quake

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English[edit]

Etymology[edit]

From Middle English quaken, from Old English cwacian (to quake, tremble, chatter), from Proto-Germanic *kwakōną (to shake, quiver, tremble), from Proto-Indo-European *gʷog- (to shake, swing), related to Old English cweccan (to shake, swing, move, vibrate, shake off, give up) (see quitch), Dutch kwakkelen (to ail, be ailing), German Quackelei (chattering), Danish kvakle (to bungle), Latin vēxō (toss, shake violently, jostle, vex), Irish bogadh (a move, movement, shift, change).

Pronunciation[edit]

Noun[edit]

quake (plural quakes)

  1. A trembling or shaking.
    We felt a quake in the apartment every time the train went by.
  2. An earthquake, a trembling of the ground with force.
    California is plagued by quakes; there are a few minor ones almost every month.

Verb[edit]

quake (third-person singular simple present quakes, present participle quaking, simple past and past participle quaked or (archaic) quoke or (obsolete) quook)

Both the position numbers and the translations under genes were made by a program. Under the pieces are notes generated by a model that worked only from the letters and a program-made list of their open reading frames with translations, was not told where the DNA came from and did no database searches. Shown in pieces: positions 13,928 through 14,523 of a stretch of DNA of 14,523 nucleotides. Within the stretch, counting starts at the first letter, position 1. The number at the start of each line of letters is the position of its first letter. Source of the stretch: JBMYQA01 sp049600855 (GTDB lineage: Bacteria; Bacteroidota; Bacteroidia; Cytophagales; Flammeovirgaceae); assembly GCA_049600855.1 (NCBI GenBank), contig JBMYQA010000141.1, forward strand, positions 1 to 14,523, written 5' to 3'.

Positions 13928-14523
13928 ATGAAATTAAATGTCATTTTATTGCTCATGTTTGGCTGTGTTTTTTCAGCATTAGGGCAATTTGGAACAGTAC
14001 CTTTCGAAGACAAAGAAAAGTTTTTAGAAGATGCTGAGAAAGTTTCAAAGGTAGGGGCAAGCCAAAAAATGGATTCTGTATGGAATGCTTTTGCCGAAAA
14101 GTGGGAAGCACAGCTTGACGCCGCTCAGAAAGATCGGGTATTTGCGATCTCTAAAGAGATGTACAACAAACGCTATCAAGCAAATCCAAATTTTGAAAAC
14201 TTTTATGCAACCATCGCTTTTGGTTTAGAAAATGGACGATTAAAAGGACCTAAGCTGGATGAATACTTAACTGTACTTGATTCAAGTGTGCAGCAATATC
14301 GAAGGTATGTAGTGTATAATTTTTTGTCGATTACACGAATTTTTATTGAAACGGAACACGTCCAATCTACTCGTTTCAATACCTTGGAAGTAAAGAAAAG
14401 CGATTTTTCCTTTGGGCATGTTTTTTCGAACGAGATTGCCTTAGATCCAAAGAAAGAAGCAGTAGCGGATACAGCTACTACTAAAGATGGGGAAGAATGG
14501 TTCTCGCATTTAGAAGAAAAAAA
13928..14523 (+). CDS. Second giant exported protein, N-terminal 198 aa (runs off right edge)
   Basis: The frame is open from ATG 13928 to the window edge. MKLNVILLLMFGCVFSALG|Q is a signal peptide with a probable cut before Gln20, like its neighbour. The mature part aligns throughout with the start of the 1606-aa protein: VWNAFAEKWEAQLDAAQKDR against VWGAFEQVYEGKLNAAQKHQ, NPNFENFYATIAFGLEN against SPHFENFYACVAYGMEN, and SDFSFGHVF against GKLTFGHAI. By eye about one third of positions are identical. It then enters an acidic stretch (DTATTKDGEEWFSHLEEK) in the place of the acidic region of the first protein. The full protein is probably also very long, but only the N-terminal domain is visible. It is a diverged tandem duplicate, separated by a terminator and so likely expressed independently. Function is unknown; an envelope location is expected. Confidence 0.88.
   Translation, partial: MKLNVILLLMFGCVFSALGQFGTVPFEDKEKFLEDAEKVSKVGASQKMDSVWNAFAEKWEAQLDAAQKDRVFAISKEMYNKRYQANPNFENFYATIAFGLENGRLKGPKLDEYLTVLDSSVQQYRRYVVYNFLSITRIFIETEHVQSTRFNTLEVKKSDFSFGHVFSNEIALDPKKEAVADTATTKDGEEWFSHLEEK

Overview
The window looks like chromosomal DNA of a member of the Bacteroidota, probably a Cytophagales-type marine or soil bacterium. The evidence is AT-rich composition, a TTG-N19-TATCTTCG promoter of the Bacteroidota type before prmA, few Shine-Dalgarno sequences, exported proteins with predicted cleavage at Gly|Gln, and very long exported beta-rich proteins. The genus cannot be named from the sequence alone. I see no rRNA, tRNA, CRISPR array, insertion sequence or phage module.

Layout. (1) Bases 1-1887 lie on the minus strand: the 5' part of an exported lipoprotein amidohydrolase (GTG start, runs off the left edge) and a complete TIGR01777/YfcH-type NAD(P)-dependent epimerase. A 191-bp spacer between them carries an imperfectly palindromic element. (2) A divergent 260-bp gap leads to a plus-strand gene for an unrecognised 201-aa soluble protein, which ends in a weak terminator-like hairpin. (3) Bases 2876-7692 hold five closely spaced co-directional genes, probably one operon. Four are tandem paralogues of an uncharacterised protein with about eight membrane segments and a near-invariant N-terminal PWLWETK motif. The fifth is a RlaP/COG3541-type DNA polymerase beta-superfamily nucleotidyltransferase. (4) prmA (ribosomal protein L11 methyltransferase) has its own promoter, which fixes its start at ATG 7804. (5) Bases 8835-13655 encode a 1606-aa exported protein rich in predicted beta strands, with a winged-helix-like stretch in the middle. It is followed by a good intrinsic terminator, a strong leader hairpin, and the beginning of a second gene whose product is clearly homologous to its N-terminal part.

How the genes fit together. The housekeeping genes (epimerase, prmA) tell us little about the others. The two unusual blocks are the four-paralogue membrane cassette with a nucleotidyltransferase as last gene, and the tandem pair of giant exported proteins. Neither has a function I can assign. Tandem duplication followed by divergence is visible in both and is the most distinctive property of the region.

1. (intransitive) To tremble or shake.
    I felt the ground quaking beneath my feet.
    • Sir Philip Sidney (1554-1586)
      She stood quaking like the partridge on which the hawk is ready to seize.
    • 1914, Louis Joseph Vance, Nobody, chapter III:
      Turning back, then, toward the basement staircase, she began to grope her way through blinding darkness, but had taken only a few uncertain steps when, of a sudden, she stopped short and for a little stood like a stricken thing, quite motionless save that she quaked to her very marrow in the grasp of a great and enervating fear.
  2. (transitive, obsolete) To cause to tremble or shake.
    (Can we find and add a quotation of Shakespeare to this entry?)

Translations[edit]

Derived terms[edit]


German[edit]

Verb[edit]

quake

  1. First-person singular present of quaken.
  2. Imperative singular of quaken.
  3. First-person singular subjunctive I of quaken.
  4. Third-person singular subjunctive I of quaken.